Zynga Drops After Abandoning U.S. Online-Betting Plan
Zynga Inc. (ZNGA), maker of the social-networking game “FarmVille,” plunged as much as 20 percent in early trading after abandoning plans to enter the online-gambling business in the U.S.
“While the company continues to evaluate its real-money gaming products in the U.K. test, Zynga is making a focused choice not to pursue a license for real-money gaming in the U.S.,” the San Francisco-based company said yesterday in a statement. The stock tumbled as low as $2.81.
The shares had surged 48 percent this year through yesterday on optimism that Zynga could use Web betting to revive growth amid a slump in gaming on Facebook Inc.’s (FB) network. Zynga took preliminary steps to get a gambling license in Nevada last year, working to enter a U.S. market for online betting that may reach $7.4 billion a year by 2017, according to Manchester, U.K.-based researcher H2 Gambling Capital.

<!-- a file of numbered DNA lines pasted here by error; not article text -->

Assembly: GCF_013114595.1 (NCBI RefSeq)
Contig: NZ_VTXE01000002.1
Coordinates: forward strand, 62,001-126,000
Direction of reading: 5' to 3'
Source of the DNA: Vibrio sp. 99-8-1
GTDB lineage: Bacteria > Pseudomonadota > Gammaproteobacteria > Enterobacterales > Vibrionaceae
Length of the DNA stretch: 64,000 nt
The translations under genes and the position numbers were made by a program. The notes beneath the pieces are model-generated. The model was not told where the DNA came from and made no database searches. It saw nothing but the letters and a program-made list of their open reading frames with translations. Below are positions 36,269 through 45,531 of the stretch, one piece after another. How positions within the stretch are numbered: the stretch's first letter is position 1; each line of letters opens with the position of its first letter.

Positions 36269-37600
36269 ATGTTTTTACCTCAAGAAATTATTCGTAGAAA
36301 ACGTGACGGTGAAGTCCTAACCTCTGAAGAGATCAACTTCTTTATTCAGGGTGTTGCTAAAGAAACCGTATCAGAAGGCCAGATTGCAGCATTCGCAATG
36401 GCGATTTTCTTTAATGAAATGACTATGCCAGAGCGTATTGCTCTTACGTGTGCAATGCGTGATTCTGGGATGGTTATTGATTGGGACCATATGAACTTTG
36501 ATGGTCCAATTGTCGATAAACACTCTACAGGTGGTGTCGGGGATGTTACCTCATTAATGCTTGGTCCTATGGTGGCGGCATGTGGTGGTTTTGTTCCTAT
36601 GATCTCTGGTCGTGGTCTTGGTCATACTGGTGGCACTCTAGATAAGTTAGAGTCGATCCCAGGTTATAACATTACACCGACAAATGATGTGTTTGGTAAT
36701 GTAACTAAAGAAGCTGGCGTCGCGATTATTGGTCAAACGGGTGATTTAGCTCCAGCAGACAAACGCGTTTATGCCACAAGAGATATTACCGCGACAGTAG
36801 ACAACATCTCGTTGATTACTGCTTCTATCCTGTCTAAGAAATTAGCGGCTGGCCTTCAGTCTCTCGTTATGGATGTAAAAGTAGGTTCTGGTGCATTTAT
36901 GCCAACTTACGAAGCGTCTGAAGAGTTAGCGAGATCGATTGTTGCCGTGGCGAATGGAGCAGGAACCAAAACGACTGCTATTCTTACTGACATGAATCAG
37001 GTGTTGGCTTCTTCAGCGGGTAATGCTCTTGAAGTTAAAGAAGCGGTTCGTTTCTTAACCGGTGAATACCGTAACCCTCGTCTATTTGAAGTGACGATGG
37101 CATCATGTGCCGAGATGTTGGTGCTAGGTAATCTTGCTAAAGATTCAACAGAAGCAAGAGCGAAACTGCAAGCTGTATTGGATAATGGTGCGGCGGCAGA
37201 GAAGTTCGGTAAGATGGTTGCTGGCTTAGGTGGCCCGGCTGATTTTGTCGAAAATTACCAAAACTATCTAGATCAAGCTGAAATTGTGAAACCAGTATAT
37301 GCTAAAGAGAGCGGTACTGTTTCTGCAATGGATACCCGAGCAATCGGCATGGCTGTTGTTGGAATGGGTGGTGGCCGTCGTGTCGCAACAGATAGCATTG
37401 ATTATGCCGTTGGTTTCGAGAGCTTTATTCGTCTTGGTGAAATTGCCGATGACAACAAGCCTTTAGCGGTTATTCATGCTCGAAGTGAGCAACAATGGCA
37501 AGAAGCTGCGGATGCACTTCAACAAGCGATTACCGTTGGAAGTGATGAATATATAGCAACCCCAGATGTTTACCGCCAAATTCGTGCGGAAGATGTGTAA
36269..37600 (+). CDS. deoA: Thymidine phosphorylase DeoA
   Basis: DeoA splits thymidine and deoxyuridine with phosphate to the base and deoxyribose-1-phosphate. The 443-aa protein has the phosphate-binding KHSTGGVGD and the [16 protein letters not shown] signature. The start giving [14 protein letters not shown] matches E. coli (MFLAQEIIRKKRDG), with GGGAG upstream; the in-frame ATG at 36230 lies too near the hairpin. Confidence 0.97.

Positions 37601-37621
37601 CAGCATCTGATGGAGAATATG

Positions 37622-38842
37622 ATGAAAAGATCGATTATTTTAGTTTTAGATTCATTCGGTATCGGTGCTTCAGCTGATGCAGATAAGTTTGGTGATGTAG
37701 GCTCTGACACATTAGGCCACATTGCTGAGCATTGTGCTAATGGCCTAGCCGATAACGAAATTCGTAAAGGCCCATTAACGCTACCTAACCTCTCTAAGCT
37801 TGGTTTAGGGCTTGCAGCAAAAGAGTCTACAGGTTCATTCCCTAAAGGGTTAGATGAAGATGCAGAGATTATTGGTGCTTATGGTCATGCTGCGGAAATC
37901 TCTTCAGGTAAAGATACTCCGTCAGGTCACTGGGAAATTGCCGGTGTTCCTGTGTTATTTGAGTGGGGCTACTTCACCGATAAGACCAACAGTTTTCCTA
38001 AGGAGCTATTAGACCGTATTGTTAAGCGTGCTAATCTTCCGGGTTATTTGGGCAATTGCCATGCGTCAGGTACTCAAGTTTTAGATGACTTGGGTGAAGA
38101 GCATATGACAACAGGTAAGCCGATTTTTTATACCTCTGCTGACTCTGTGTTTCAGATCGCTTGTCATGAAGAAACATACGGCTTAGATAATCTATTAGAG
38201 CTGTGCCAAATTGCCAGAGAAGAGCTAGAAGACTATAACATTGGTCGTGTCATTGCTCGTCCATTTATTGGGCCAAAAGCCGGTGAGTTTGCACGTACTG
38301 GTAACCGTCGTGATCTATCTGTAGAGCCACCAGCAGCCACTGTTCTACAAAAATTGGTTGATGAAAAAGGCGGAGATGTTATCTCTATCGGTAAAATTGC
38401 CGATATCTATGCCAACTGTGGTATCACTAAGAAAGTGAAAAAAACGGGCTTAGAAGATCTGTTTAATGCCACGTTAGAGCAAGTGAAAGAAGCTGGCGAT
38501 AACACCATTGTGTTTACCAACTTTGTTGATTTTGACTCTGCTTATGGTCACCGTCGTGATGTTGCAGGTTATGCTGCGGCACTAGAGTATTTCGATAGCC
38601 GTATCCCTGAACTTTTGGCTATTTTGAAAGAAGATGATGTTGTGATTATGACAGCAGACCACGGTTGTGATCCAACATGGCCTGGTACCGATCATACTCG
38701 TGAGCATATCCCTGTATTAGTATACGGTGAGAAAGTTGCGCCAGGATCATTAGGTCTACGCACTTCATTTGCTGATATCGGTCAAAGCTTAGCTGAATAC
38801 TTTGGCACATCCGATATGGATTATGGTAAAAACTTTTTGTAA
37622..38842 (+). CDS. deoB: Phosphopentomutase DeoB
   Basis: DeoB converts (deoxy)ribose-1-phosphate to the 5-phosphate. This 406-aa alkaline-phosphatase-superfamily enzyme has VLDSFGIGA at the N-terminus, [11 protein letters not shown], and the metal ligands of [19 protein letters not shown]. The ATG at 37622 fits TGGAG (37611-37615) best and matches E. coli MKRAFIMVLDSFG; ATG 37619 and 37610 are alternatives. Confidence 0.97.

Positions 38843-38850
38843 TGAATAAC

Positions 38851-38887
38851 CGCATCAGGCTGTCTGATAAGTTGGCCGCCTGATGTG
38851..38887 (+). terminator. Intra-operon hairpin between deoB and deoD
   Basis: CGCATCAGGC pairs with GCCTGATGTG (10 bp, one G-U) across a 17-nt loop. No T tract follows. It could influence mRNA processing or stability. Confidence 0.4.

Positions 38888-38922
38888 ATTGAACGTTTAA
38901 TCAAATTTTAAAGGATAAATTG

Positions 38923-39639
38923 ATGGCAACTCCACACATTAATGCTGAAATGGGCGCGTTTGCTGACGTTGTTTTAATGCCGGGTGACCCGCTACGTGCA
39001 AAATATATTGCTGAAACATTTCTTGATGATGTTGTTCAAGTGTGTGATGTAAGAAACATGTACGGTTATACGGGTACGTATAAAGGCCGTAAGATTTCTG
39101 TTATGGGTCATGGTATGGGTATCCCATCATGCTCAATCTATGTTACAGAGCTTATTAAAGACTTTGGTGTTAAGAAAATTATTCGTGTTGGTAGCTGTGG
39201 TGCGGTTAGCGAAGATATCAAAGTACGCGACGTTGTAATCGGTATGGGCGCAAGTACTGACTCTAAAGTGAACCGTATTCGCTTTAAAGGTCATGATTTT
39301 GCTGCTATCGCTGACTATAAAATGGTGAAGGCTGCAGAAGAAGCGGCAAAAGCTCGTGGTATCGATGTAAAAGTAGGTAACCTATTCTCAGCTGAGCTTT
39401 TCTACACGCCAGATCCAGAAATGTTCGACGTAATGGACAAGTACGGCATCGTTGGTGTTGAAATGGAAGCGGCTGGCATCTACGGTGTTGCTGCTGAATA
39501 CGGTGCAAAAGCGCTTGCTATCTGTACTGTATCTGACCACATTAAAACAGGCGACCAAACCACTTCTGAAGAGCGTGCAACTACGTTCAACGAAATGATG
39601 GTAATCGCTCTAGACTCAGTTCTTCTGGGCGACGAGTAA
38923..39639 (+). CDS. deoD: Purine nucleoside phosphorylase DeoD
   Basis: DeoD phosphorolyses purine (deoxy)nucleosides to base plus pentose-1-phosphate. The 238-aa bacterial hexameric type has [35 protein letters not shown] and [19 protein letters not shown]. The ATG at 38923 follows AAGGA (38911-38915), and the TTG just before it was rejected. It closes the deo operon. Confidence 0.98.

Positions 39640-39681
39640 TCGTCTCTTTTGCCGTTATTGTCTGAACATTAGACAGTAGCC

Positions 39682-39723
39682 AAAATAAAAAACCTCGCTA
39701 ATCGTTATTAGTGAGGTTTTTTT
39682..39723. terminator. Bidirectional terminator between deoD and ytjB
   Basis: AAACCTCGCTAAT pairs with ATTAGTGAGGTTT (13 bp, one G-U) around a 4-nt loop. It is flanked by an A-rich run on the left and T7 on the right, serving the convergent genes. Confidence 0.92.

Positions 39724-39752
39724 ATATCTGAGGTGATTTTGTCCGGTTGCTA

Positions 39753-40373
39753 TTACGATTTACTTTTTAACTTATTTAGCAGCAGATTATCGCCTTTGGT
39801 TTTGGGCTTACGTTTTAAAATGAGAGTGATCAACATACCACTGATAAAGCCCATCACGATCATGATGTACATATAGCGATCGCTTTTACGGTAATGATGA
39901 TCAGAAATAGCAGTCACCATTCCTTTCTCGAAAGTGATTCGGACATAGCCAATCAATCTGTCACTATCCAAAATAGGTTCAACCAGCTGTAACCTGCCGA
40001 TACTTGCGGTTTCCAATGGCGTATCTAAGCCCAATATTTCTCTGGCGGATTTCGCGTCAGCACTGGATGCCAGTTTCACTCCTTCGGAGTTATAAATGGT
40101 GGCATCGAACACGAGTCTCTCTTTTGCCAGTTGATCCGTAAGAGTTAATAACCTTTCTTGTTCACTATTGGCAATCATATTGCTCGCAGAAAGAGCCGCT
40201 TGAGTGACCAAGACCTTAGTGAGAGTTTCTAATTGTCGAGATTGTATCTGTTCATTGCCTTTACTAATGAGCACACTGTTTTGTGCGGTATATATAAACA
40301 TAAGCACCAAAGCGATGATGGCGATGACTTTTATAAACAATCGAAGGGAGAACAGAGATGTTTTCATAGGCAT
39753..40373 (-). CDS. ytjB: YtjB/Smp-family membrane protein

“Zynga probably realized they’re not going to get one,” said Michael Pachter, an analyst at Wedbush Securities Inc. in Los Angeles. “There’s a greater sense of urgency on turning the business around.”
The company also forecast third-quarter sales and earnings that fell short of analysts’ estimates as fewer users access its titles on Facebook’s website.
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